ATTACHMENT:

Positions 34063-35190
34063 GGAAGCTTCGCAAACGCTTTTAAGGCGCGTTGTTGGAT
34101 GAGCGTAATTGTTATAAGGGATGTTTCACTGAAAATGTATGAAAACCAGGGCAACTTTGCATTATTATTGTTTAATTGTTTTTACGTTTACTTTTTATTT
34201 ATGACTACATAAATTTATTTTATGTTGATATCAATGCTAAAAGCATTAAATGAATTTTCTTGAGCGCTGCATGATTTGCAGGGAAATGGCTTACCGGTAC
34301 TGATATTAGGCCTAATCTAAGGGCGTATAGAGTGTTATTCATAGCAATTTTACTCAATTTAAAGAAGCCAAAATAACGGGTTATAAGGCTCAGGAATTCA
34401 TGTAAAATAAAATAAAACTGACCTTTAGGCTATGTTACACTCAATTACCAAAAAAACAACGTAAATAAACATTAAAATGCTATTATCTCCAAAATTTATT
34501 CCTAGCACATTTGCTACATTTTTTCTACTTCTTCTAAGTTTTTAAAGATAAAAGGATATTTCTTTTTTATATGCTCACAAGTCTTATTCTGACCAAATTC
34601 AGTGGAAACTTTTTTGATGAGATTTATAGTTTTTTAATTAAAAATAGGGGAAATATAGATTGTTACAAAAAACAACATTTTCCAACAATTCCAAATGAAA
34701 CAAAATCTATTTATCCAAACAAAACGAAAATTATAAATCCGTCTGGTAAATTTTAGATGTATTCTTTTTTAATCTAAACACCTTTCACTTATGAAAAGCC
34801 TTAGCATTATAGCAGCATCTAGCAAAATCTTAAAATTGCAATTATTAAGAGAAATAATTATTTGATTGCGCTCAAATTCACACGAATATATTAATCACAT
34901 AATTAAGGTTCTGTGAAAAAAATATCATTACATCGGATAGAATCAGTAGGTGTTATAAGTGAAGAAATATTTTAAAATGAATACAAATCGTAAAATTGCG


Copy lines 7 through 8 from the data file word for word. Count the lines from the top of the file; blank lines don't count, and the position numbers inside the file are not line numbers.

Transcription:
34501 CCTAGCACATTTGCTACATTTTTTCTACTTCTTCTAAGTTTTTAAAGATAAAAGGATATTTCTTTTTTATATGCTCACAAGTCTTATTCTGACCAAATTC
34601 AGTGGAAACTTTTTTGATGAGATTTATAGTTTTTTAATTAAAAATAGGGGAAATATAGATTGTTACAAAAAACAACATTTTCCAACAATTCCAAATGAAA